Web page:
- Despite the increase in volume, there was a substantial decline in the number of transactions that required an additional 45-day investigation. CFIUS’s efforts to resolve more cases during the initial 30-day review period showed positive results, as only 35% of cases went to investigation in 2014—a record low percentage since the regulatory overhaul in 2008. Based on our experience, this may have been due in part to CFIUS utilizing the prefiling period more proactively to address questions prior to the start of the formal review period. Notwithstanding the decrease in investigations, we have observed that complex transactions—as well as those involving foreign government control or critical infrastructure or technologies—still typically require an investigation. In any case, since more than a third of cases move to investigation, it is wise to allow for a full 75-day process when planning deals.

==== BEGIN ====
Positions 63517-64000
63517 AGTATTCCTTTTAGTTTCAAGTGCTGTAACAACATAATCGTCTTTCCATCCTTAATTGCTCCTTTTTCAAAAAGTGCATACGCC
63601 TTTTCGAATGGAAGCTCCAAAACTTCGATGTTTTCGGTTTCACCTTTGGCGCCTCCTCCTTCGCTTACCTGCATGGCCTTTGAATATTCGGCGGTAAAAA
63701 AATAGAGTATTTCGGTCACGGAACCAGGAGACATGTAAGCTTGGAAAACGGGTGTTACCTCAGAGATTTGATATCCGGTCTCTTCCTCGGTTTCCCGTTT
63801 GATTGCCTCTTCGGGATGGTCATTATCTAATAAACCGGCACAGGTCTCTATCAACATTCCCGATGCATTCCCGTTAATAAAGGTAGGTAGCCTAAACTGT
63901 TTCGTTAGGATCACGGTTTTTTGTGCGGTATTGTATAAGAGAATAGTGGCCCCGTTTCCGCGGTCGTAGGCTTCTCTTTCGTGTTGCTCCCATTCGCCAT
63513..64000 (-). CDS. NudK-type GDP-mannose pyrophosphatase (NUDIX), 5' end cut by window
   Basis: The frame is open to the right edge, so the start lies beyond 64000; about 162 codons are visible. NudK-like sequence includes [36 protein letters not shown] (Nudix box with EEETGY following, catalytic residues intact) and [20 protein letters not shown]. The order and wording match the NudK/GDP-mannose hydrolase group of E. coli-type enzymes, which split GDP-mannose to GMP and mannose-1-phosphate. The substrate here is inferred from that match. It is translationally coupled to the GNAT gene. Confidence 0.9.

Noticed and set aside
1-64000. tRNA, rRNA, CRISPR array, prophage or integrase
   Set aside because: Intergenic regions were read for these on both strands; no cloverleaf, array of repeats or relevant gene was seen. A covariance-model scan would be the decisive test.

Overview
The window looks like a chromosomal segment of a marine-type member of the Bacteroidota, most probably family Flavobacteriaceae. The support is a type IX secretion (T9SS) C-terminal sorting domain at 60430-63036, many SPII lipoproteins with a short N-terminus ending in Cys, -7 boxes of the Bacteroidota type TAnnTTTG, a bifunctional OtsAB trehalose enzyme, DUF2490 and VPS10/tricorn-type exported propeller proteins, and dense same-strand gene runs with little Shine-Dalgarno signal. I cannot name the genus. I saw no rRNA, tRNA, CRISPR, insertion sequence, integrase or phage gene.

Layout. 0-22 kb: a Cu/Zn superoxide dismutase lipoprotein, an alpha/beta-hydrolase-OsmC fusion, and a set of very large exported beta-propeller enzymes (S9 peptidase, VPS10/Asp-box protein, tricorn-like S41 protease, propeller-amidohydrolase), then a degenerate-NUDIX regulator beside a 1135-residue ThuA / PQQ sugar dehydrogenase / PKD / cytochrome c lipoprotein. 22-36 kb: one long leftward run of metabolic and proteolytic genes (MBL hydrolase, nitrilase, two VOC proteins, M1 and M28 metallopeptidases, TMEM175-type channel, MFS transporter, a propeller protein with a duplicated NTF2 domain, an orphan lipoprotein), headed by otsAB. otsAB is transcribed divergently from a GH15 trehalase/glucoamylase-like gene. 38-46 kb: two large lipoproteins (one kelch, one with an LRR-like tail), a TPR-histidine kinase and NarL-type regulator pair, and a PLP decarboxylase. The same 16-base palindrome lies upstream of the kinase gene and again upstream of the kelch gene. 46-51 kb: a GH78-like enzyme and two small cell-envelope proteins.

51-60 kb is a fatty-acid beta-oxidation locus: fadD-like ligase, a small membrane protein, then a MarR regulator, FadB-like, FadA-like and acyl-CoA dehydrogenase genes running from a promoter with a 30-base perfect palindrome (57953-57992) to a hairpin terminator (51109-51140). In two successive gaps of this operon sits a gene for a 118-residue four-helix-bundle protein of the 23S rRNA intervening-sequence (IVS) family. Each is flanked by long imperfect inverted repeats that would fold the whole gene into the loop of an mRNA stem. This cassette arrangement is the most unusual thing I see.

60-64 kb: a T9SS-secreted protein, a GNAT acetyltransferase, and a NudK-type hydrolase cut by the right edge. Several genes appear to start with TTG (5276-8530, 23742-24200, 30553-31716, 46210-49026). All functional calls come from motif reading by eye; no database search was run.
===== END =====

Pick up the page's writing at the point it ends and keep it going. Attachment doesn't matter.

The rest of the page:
- For the third consecutive reported year, China led foreign countries represented in CFIUS reviews in 2014. Chinese investors had 24 transactions reviewed in 2014, which was an increase from 21 in 2013. Although the number of Chinese deals increased, the percentage of Chinese deals compared with all other countries declined due to the surge in the overall number of reviewed transactions.
- European investors made a strong showing in 2014 following a relative lull in 2013. In particular, the United Kingdom accounted for the second-most notified transactions—21—up from seven in 2013. Germany, the Netherlands, and Switzerland also increased their notified transactions significantly from 2013. Conversely, Japan, which had surged in 2013 with 18 notified transactions (second most for that year), fell to the fourth-most represented country in 2014 with 10 notified transactions. Canadian investors remained well represented with 15 notified transactions, the third most for 2014.